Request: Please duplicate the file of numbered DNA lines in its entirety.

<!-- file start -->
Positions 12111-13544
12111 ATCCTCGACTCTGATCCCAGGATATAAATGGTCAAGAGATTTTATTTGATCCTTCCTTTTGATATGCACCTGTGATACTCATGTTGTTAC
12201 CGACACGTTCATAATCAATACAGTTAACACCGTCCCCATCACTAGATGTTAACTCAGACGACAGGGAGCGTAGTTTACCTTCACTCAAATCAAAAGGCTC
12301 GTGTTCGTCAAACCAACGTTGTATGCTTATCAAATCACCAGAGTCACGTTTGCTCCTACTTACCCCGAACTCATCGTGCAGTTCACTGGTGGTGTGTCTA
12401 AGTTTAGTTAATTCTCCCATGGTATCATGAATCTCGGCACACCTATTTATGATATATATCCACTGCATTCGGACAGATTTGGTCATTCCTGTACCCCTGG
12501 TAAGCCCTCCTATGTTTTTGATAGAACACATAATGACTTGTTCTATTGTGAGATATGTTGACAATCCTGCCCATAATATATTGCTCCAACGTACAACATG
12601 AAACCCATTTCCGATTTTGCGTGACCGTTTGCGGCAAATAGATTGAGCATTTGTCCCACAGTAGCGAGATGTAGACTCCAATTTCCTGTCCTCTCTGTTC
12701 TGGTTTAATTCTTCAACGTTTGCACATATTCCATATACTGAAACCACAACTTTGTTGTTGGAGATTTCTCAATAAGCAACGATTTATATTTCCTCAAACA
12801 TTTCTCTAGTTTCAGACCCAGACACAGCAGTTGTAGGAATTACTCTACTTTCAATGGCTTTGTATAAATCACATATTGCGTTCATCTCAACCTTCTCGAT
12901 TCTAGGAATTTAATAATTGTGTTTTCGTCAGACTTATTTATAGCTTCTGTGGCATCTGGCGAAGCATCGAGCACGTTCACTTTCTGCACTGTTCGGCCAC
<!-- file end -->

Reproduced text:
Positions 12111-13544
12111 ATCCTCGACTCTGATCCCAGGATATAAATGGTCAAGAGATTTTATTTGATCCTTCCTTTTGATATGCACCTGTGATACTCATGTTGTTAC
12201 CGACACGTTCATAATCAATACAGTTAACACCGTCCCCATCACTAGATGTTAACTCAGACGACAGGGAGCGTAGTTTACCTTCACTCAAATCAAAAGGCTC
12301 GTGTTCGTCAAACCAACGTTGTATGCTTATCAAATCACCAGAGTCACGTTTGCTCCTACTTACCCCGAACTCATCGTGCAGTTCACTGGTGGTGTGTCTA
12401 AGTTTAGTTAATTCTCCCATGGTATCATGAATCTCGGCACACCTATTTATGATATATATCCACTGCATTCGGACAGATTTGGTCATTCCTGTACCCCTGG
12501 TAAGCCCTCCTATGTTTTTGATAGAACACATAATGACTTGTTCTATTGTGAGATATGTTGACAATCCTGCCCATAATATATTGCTCCAACGTACAACATG
12601 AAACCCATTTCCGATTTTGCGTGACCGTTTGCGGCAAATAGATTGAGCATTTGTCCCACAGTAGCGAGATGTAGACTCCAATTTCCTGTCCTCTCTGTTC
12701 TGGTTTAATTCTTCAACGTTTGCACATATTCCATATACTGAAACCACAACTTTGTTGTTGGAGATTTCTCAATAAGCAACGATTTATATTTCCTCAAACA
12801 TTTCTCTAGTTTCAGACCCAGACACAGCAGTTGTAGGAATTACTCTACTTTCAATGGCTTTGTATAAATCACATATTGCGTTCATCTCAACCTTCTCGAT
12901 TCTAGGAATTTAATAATTGTGTTTTCGTCAGACTTATTTATAGCTTCTGTGGCATCTGGCGAAGCATCGAGCACGTTCACTTTCTGCACTGTTCGGCCAC